FRIED: Yeah. We probably agree for the same reasons. The main reason is it's very difficult to focus. In some roles, focus may not be quite as important. But it's really hard to do that while you're being constantly distracted by noise or by people moving around or someone tapping you on the shoulder or just the general commotion that exists in an open space when you don't have your own private space. And there's also the anxiety of just people creeping up behind you, like, seeing what's on your screen, that kind of stuff. And no one's doing it maliciously. It's just the nature of an open space.
So I think if you want to make an open-plan office work, you need to make some cultural adjustments. Culturally, we follow this idea that we call library rules, think of our office as more of a library of work. It's pretty clear. Everyone kind of immediately knows how to behave. So keep your voice down. Don't bother people. Assume people are deep in thought and studying and working and thinking.
GARCIA: It's like nobody's really given too much thought to that. And it almost feels weird because it is so acceptable to have the open part of the office - have a default setting of everybody can talk, everybody can interrupt. If you're there, you can be talked to regardless of whether or not you want it.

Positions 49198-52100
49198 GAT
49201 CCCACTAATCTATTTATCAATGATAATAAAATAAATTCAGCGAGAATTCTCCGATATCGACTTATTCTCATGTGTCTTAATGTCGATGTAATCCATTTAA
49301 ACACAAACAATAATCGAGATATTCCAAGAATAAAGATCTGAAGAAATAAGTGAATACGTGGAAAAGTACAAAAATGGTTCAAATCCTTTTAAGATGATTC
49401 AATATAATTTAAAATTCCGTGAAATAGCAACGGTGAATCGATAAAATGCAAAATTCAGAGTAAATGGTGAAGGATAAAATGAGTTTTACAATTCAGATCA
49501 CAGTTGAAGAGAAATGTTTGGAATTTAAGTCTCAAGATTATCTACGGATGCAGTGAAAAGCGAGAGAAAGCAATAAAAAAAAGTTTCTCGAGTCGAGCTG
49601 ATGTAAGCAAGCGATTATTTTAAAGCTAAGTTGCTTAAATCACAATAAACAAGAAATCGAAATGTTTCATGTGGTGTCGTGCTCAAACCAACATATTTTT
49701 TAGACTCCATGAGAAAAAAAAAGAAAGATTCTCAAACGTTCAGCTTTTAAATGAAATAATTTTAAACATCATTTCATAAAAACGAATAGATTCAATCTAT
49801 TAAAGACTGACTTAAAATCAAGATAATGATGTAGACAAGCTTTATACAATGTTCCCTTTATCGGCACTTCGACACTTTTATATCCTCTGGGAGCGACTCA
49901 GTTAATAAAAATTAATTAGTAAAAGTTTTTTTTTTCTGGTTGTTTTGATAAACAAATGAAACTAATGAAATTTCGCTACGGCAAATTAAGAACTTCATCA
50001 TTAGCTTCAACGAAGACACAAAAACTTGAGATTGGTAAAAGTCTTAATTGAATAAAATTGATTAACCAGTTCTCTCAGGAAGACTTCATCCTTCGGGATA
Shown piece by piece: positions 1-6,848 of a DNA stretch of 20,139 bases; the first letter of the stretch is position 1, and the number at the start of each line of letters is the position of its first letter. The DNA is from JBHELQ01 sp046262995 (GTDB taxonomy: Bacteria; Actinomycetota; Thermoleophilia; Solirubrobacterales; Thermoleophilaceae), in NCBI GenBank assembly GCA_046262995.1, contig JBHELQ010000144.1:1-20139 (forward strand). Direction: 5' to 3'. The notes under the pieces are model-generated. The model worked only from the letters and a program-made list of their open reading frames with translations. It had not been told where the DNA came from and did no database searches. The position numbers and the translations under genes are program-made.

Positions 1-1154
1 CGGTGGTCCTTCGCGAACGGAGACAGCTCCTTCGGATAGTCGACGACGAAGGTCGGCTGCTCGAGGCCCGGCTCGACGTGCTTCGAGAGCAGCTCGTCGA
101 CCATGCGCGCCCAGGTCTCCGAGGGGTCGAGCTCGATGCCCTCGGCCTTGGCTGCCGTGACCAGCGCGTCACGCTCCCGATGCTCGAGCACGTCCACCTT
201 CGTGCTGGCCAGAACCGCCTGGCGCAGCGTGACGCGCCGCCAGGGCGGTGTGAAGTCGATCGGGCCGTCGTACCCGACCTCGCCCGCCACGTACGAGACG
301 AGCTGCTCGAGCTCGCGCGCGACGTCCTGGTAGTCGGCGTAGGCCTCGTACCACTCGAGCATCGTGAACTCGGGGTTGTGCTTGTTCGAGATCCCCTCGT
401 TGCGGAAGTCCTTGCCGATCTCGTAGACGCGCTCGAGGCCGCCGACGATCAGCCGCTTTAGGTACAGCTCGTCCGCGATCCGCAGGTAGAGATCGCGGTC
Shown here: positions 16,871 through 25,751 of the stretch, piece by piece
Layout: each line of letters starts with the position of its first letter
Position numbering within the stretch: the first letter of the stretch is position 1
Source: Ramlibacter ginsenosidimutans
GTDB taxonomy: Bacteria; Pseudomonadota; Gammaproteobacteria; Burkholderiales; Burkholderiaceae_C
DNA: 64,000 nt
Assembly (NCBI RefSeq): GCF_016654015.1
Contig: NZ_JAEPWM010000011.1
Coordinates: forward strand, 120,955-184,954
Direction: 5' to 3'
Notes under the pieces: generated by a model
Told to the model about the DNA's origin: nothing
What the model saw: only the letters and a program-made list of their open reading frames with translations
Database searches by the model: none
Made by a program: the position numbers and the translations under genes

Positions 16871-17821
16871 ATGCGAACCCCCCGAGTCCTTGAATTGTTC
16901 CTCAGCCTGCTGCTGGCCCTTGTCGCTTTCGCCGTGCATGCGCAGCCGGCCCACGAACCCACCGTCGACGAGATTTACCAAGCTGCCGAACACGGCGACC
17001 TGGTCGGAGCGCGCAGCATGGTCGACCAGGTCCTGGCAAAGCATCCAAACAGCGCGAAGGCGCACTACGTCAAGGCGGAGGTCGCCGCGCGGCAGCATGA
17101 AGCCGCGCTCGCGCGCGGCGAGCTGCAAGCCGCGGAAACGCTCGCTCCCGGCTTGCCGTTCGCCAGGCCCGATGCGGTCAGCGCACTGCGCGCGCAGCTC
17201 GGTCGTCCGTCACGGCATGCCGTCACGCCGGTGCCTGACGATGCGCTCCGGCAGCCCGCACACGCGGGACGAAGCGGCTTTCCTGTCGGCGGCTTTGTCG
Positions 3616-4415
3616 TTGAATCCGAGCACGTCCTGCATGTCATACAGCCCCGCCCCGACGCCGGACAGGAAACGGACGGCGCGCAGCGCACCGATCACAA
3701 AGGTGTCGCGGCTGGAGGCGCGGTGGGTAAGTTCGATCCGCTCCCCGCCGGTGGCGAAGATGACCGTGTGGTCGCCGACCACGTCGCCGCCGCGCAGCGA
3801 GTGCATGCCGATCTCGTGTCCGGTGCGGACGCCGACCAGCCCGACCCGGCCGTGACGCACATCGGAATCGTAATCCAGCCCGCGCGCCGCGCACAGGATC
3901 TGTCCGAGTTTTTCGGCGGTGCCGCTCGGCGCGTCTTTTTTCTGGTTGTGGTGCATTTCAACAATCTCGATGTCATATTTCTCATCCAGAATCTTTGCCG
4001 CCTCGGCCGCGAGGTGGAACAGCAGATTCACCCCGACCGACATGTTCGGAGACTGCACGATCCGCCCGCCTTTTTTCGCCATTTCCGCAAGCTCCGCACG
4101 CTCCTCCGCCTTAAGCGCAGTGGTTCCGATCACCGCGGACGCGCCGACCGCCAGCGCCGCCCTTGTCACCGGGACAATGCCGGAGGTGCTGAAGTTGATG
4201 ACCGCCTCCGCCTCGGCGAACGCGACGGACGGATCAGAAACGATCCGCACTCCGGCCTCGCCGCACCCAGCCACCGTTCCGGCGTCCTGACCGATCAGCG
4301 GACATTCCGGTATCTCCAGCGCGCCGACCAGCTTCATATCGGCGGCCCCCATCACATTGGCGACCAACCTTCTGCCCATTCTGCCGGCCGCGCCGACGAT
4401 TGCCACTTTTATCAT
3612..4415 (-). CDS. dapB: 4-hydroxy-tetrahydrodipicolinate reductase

FRIED: The problem with interruption in general is that it's actually a pretty arrogant act. Now, people aren't intentionally being arrogant. But when I interrupt you, I'm basically assuming that what I have to say to you or whatever question's on my mind or whatever I need from you is more important than what you're doing because I'm saying, stop doing what you're doing so I can talk to you.
The other thing that's insidious these days I think is the expectation of immediate response when it comes to chat and instant messaging and chat rooms and stuff, which basically turns every office, even if it's a closed office, into an open office and actually even worse because now you're expected to pay attention to notifications and get back to people instantly whenever they ask you a question. So there's a lot of bad things brewing I think in the modern workplace today.